How To Evaluate Used Jacked Up Trucks
|By: Jacqueline Mayer | Oct 24 2010 | 480 words | 1461 hits|
Never purchase a used jacked up truck without taking it to a shop to examine it or if you have the skill and tools put it up on a lift to examine it for yourself. Expect to find some problems, but never purchase a used jacked up truck without knowing those problems beforehand.
Once you have that jacked up truck up on a lift, check all four wheels to examine the brakes. Examine the brake pads and take off the tires to examine the brake rotors. Don't be fooled by brand new brake pads; there still could be a crack in the rotor.
One trick for determining how hard a truck has been driven is to look closely at the exhaust manifold. Broken bolts here indicate a truck which has experienced exceptionally high Exhaust Gas Temperatures. This is all kinds of bad news as such a truck may soon experience everything from worn out piston rings and burned out valves to exhaust leaks and burned out turbo chargers.
Of course, you should examine the entire engine and undercarriage for any possible leaks. Don't be dismayed by every single leak as some aren't signs are of anything serious and can be simple and cheap to fix. In fact, finding these kinds of leaks are usually opportunities to talk the price of the truck down. So start with the rear differential and go from there. A leak there indicates a pricey fix.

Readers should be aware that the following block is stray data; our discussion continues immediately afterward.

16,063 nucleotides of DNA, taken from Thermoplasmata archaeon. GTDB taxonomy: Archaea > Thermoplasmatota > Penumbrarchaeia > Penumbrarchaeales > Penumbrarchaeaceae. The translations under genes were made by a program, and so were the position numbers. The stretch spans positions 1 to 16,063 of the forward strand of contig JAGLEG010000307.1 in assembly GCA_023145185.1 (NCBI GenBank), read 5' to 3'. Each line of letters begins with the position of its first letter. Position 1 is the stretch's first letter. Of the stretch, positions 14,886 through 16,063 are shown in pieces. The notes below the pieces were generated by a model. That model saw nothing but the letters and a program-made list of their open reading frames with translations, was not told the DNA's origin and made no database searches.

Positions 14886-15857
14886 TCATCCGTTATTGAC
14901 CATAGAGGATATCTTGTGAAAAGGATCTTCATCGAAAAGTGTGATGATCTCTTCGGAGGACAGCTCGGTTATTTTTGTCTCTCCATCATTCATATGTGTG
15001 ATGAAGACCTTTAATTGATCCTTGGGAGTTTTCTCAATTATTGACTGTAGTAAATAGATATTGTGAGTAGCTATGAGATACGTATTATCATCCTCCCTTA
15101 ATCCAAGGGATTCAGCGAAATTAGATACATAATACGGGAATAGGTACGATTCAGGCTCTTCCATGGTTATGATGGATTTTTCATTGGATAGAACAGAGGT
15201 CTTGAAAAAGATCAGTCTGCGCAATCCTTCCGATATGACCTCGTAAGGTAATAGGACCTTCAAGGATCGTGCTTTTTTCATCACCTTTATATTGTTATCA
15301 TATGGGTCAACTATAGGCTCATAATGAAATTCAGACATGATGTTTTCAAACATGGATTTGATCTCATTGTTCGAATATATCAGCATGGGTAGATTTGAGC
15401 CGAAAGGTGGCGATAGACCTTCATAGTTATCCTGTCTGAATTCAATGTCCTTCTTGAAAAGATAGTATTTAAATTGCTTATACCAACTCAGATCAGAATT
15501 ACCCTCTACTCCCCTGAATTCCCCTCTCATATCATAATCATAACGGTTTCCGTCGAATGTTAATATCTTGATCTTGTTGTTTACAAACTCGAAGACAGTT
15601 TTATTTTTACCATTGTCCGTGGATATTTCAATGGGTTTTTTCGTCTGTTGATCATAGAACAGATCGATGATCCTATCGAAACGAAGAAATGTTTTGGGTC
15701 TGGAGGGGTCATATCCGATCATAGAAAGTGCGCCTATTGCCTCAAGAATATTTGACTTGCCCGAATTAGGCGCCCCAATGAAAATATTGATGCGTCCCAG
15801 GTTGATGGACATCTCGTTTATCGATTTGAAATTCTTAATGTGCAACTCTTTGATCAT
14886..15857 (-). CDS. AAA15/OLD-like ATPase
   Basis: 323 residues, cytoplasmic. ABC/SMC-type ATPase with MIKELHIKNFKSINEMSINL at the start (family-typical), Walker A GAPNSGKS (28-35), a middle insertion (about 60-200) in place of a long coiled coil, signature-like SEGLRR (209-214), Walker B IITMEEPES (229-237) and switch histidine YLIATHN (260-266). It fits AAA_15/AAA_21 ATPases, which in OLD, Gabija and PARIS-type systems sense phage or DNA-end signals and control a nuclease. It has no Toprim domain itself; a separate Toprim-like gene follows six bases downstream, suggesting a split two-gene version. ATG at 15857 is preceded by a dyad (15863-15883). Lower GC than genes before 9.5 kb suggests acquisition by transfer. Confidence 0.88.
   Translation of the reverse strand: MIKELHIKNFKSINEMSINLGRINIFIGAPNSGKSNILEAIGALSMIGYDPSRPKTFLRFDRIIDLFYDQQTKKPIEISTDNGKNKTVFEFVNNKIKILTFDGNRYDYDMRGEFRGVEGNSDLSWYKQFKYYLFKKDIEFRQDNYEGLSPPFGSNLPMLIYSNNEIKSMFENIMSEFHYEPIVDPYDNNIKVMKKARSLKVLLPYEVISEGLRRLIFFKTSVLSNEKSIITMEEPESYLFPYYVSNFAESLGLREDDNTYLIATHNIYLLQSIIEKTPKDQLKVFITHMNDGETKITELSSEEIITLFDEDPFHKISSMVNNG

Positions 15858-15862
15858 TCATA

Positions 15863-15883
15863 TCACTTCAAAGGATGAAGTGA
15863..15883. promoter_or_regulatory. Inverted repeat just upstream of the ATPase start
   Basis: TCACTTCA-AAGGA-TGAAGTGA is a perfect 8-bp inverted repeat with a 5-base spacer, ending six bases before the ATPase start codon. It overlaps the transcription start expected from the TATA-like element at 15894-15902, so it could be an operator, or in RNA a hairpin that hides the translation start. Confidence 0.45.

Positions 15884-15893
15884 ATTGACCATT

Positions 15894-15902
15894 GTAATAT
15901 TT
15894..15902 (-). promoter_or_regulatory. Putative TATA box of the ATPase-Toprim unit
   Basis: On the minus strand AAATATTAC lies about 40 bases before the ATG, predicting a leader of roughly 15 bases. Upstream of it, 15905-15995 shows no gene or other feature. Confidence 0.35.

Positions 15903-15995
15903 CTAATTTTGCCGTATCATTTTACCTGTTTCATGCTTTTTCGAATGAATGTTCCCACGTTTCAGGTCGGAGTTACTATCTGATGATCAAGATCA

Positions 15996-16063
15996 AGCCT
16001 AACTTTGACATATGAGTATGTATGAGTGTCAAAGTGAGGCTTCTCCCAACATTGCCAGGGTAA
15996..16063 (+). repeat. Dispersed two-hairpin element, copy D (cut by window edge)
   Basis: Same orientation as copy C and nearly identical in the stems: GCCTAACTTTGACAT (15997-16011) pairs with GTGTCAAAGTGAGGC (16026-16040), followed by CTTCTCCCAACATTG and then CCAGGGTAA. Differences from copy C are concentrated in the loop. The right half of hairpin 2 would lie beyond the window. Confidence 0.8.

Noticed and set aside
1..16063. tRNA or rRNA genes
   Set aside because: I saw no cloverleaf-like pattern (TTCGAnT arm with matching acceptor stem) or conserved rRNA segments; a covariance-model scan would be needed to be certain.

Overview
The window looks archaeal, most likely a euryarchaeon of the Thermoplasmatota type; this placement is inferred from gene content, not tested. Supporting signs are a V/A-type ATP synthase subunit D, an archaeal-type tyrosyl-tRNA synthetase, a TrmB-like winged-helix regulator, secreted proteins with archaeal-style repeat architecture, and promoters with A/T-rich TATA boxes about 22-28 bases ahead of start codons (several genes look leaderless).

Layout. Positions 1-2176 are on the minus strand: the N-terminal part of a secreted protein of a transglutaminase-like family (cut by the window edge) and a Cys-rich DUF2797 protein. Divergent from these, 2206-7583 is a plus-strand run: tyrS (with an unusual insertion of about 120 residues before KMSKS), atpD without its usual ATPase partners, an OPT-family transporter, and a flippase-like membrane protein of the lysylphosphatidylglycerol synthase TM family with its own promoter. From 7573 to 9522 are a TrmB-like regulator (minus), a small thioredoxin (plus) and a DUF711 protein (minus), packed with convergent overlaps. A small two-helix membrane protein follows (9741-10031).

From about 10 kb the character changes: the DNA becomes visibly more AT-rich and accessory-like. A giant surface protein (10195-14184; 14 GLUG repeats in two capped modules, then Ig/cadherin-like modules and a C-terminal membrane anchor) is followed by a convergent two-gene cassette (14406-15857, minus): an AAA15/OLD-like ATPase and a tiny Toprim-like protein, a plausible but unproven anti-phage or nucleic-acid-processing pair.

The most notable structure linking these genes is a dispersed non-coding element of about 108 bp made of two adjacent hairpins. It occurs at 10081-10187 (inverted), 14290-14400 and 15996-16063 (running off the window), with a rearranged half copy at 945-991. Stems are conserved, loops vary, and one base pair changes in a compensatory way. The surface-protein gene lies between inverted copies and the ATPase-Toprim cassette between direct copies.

Bad leaks include those around the transmission can and along the rear of the transmission seal. Instead what you hope to see is a transmission that looks more clean the engine around it. This often means you're looking at a well-maintained truck.
Are there any signs of water pump leaks? This is an expensive repair, but doesn't mean the truck isn't worth buying. Sometimes you can talk the seller into offering a discount for such repair and still get yourself a good truck for the long haul.
Some other leaks to consider are antifreeze leaks from the radiator and leaks from around the pump for the power steering. Of course any oil leaks should be identified and examined. Some oil leaks aren't disasters and are again just opportunity to get the truck for cheaper; other leaks, however, mean bad news for the long-term durability of the truck.
Remember that when you agree to see a used jacked up truck, you are going to examine that truck. You are not going to buy that truck. Don't let the seller change this frame of mind. Also remember that even if you identify a few necessary repairs the truck may still be a good buy. A good used truck may just need a little love and signs of a few needed repairs may just help you get the truck for cheaper.
However, either way you must closely examine used jacked up trucks to accurately identify their condition and pay a fair price.
Learn what you must know about jacked up trucks before you buy or modify one at Thomas Berninger's thorough and helpful new online guide:
Used Jacked Up Trucks